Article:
In what ways to continue to foster your own personal growth? How do you encourage your child to have a growth mindset?


Support for Parents Has Changed!


Parents of gifted children have many sources of support!

Parenting creates daily challenges that may cause us to wonder if we’re “getting it right”.  Babies don’t arrive with a lifetime owner’s manual, so we have to learn as we go. This constant state of wondering, then trying a new strategy, observing the outcome,  and finally “tweeking” the technique, keeps parents on their toes.

Our desire to figure out how to do the best we can to parent  our unique child is  especially challenged when that child has  exceptional needs.  Gifted children present very unique challenges that other parents may not have to consider, and in an effort to refine our parenting skills,  we often look to others for ideas, suggestions, and or support.

I envy contemporary parents in this regard. When my 32 year old son was in elementary school, there were no Meet Up groups, no blog sites, or local parent groups to seek  information or validation from. Without  internet, eSchooling, neuroscience technology, Tweeting, or even emailing, I was left floundering on my own.

Because I was in the process of obtaining a teaching credential when my kids were in early elementary school, I had some advantage because I was submerged in education and had an obsession with child development and fostering a love of learning. I knew my boys were bright, but I had no one to connect with and their teachers seemed impatient and not very understanding about problems like not being able to show their work when converting fractions to lowest terms. (“It slowed me down too much and I couldn’t tell you how I did it, I just did it in my head!”)

Now, every time I attend a gifted education conference,  a parent group for gifted, a local university symposium, or read a good blog, I’m often struck with a feeling of guilt that the important information I continue to learn about gifted children would have been so helpful way back when.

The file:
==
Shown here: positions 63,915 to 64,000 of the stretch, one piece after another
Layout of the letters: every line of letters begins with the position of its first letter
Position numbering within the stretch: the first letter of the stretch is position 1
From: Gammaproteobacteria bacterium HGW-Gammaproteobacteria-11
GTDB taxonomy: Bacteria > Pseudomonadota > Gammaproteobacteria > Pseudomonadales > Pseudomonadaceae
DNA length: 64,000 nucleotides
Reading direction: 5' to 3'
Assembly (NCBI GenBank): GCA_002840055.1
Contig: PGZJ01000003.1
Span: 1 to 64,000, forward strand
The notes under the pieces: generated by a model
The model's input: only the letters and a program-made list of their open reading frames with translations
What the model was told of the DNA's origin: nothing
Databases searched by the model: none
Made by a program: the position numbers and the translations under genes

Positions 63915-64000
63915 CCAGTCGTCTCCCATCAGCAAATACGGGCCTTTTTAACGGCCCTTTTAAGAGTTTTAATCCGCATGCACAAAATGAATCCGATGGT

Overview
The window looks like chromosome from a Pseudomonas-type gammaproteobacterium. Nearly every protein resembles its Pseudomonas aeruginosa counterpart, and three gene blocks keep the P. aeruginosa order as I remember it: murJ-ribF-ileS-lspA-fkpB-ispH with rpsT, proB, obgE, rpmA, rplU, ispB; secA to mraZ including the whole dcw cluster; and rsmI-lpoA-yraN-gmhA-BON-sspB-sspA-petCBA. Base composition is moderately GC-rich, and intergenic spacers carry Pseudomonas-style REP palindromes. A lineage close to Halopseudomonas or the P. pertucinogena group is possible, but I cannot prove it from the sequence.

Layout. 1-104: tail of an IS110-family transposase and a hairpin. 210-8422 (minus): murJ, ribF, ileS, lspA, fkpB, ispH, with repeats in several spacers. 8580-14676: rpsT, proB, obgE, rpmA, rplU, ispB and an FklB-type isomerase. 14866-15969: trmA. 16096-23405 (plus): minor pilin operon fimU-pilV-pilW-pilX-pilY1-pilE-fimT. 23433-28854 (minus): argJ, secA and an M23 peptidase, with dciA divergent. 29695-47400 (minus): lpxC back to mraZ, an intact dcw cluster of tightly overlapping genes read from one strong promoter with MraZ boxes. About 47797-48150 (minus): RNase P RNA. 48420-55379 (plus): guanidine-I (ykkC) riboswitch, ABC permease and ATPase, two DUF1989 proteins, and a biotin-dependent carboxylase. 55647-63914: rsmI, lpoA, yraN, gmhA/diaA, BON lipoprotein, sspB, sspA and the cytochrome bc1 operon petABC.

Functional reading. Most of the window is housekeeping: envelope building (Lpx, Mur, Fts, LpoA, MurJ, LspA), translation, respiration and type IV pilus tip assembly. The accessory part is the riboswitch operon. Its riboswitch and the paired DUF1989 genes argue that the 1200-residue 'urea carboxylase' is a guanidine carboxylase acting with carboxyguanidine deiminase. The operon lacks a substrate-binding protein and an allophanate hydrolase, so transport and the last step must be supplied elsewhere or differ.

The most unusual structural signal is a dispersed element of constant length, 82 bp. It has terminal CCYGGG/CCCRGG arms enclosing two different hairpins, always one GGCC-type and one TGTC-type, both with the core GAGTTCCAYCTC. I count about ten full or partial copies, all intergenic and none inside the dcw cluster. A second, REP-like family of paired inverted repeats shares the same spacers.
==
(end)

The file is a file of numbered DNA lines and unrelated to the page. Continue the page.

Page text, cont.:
If I only knew then, what I know now!  But I didn’t… and all I can do to feel better about that is to commit to helping other parents with gifted children so that their adventures in parenting are supported by my passion for understanding these interesting and unique children.

What are your current sources of support in parenting your gifted child?   What do you like best about it? What areas of support do you wish you had more of?

You will find as you look back upon your life that the moments when you have really lived are the moments when you have done things in the spirit of love.”  Henry Drummond

Mistakes Can Be a Gift

Mistakes Can Be a Gift

“It is not our mistakes that define Who we are;

it is how we recover From those mistakes.” Bo Bennet

bad choices


1. Avoid being a perfectionist.

• A perfectionist is driven by “ fear of failure.”

• Someone striving for excellence is driven by a “desire for success.”

• Being afraid to make a mistake will create a mental barrier for taking risks.


2. Learn to apologize for hurting someone’s feelings.

• Quickly admit when you are wrong.

• Explore what you can do to prevent the same problem from occurring again.

• A sincere apology can go a long way to restore trust.


3. Don’t dwell on the mistake; move forward and let it go!

• Accept that the mistake was made and can’t be changed.

• Think about what you can learn from the mistake; how to avoid it in the future?


4. Don’t waste time trying to justify mistakes.

• Our natural instinct is to try to justify our actions.

• People are rarely interested in excuses.


5. Understand why the mistake pattern is repeating.

• Did it happen when you were angry? Do you need to work on anger management?

• Did it happen because you were overwhelmed? Would you benefit from learning new  ways to relax?

• Did it happen because of a bad habit? Can you change the habit and avoid making the  same mistake?


6. Discover that mistakes are opportunities to learn.

  • You can gain wisdom and self-confidence from analyzing mistakes.
  • You may discover a new strategy for the future
  • Even though you didn’t get the exact result you wanted, at least you tried.bad choices

Gifted Ain’t Easy!

While this is a post from two years ago, it is a reminder and validation to parents and teachers of the wonders of gifted kiddos!

This school year I am teaching 28 third grade gifted students in a GATE Inclusion class. Many people would assume that my job is a “piece of cake”. What a dream job to work with so many smart and inquisitive youngsters…. or, not! They question EVERYTHING, insist on being heard, need to be right at all costs, and want to do things their way! Kind of like herding cats. At the end of each busy day, I imagine what it must be like to be in a beehive!

In reading The Autobiography of Steve Jobs, it’s interesting to note how difficult he was with his parents, his 3rd grade teacher, his employees, and pretty much everyone. Being “gifted” does not mean that individual is anything less than intense, strong minded, difficult, and incredibly interesting and full of unlimited potential. These same traits that are not easy for others to embrace are the same ones that drive those gifted individuals to aspire to unique and great accomplishments.